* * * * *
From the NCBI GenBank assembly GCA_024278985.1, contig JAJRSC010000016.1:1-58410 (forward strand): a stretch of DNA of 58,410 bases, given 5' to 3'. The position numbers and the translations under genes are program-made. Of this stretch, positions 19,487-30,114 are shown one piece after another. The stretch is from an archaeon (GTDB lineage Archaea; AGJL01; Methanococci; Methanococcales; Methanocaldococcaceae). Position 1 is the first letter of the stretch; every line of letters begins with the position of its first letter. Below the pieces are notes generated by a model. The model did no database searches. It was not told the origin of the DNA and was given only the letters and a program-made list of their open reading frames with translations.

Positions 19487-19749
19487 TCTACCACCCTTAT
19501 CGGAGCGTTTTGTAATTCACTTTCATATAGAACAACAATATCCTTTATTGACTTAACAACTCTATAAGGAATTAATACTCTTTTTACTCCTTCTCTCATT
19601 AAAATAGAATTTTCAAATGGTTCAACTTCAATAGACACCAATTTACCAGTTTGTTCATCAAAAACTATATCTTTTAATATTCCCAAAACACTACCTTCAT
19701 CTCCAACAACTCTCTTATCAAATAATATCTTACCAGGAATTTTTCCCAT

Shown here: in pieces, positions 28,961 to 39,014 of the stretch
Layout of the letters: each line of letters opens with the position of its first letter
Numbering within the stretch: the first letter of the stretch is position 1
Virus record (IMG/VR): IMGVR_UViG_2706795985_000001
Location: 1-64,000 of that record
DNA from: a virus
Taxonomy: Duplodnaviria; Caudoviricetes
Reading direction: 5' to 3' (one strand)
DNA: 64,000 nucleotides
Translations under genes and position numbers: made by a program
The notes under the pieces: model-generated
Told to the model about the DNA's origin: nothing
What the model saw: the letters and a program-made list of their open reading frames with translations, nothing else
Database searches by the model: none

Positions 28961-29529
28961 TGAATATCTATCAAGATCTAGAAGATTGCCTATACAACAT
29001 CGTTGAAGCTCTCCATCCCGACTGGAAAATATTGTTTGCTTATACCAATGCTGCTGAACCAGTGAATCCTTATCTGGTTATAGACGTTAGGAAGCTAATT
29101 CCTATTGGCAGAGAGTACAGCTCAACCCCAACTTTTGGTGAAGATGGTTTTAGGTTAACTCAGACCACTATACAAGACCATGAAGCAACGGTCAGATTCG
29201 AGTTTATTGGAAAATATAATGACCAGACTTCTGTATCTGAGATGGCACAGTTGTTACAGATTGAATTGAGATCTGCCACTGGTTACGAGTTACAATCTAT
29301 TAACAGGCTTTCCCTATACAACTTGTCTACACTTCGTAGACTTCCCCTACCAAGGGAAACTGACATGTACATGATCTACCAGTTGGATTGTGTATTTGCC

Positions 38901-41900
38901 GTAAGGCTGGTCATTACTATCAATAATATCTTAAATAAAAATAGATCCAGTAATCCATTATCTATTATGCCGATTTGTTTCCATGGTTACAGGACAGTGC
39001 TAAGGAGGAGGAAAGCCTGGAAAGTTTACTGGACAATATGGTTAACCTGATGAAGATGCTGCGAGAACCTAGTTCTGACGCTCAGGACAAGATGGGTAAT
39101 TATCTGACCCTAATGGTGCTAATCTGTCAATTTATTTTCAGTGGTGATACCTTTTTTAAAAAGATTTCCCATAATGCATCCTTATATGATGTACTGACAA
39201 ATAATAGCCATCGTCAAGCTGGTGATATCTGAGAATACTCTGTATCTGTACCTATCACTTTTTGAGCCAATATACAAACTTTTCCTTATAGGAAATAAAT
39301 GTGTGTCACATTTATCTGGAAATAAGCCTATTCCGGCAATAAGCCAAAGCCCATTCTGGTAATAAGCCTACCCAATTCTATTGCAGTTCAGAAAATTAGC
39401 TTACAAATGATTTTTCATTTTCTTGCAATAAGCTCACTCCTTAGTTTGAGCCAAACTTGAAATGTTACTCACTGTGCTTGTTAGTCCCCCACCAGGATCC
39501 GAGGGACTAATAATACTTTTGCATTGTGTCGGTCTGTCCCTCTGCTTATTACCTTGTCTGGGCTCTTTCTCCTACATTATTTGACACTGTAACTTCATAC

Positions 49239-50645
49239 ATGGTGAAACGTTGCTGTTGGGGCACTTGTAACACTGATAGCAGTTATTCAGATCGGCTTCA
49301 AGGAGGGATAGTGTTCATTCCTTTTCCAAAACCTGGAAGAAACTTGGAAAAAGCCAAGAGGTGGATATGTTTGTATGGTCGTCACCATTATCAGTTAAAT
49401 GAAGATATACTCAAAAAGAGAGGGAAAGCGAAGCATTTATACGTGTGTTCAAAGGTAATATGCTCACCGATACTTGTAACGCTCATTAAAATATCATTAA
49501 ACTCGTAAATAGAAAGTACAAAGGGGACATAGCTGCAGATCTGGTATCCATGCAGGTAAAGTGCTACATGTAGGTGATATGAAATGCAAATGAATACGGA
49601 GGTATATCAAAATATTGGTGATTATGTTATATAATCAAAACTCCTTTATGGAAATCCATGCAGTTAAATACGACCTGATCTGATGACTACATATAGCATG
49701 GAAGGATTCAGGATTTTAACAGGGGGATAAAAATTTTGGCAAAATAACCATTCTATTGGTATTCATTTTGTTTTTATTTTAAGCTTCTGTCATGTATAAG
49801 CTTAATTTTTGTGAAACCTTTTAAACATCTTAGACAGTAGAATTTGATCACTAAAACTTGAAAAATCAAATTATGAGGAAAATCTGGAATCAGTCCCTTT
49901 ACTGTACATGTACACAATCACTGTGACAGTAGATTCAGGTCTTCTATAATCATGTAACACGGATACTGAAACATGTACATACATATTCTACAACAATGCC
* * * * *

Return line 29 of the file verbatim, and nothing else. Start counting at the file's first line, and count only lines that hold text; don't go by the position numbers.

39001 TAAGGAGGAGGAAAGCCTGGAAAGTTTACTGGACAATATGGTTAACCTGATGAAGATGCTGCGAGAACCTAGTTCTGACGCTCAGGACAAGATGGGTAAT